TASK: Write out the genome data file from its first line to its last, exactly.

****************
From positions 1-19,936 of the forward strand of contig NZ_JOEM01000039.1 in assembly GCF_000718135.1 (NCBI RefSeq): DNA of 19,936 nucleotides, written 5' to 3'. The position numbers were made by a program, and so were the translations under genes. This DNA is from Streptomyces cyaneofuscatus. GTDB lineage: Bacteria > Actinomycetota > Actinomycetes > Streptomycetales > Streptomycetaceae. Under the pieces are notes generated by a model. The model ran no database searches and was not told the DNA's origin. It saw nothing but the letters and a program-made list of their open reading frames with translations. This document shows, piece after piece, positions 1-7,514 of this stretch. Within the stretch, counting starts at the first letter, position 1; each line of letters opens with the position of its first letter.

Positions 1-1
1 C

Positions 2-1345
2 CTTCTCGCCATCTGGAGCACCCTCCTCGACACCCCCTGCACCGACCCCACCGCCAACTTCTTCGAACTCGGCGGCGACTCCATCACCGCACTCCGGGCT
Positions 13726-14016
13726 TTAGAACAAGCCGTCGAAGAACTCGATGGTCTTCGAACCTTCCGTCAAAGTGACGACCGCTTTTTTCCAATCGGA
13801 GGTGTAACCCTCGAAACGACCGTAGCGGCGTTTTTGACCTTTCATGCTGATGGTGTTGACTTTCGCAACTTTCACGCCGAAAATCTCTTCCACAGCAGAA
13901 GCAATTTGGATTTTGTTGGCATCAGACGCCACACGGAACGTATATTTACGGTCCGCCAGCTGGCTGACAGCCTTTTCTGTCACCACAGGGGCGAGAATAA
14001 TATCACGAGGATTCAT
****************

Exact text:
From positions 1-19,936 of the forward strand of contig NZ_JOEM01000039.1 in assembly GCF_000718135.1 (NCBI RefSeq): DNA of 19,936 nucleotides, written 5' to 3'. The position numbers were made by a program, and so were the translations under genes. This DNA is from Streptomyces cyaneofuscatus. GTDB lineage: Bacteria > Actinomycetota > Actinomycetes > Streptomycetales > Streptomycetaceae. Under the pieces are notes generated by a model. The model ran no database searches and was not told the DNA's origin. It saw nothing but the letters and a program-made list of their open reading frames with translations. This document shows, piece after piece, positions 1-7,514 of this stretch. Within the stretch, counting starts at the first letter, position 1; each line of letters opens with the position of its first letter.

Positions 1-1
1 C

Positions 2-1345
2 CTTCTCGCCATCTGGAGCACCCTCCTCGACACCCCCTGCACCGACCCCACCGCCAACTTCTTCGAACTCGGCGGCGACTCCATCACCGCACTCCGGGCT
Positions 13726-14016
13726 TTAGAACAAGCCGTCGAAGAACTCGATGGTCTTCGAACCTTCCGTCAAAGTGACGACCGCTTTTTTCCAATCGGA
13801 GGTGTAACCCTCGAAACGACCGTAGCGGCGTTTTTGACCTTTCATGCTGATGGTGTTGACTTTCGCAACTTTCACGCCGAAAATCTCTTCCACAGCAGAA
13901 GCAATTTGGATTTTGTTGGCATCAGACGCCACACGGAACGTATATTTACGGTCCGCCAGCTGGCTGACAGCCTTTTCTGTCACCACAGGGGCGAGAATAA
14001 TATCACGAGGATTCAT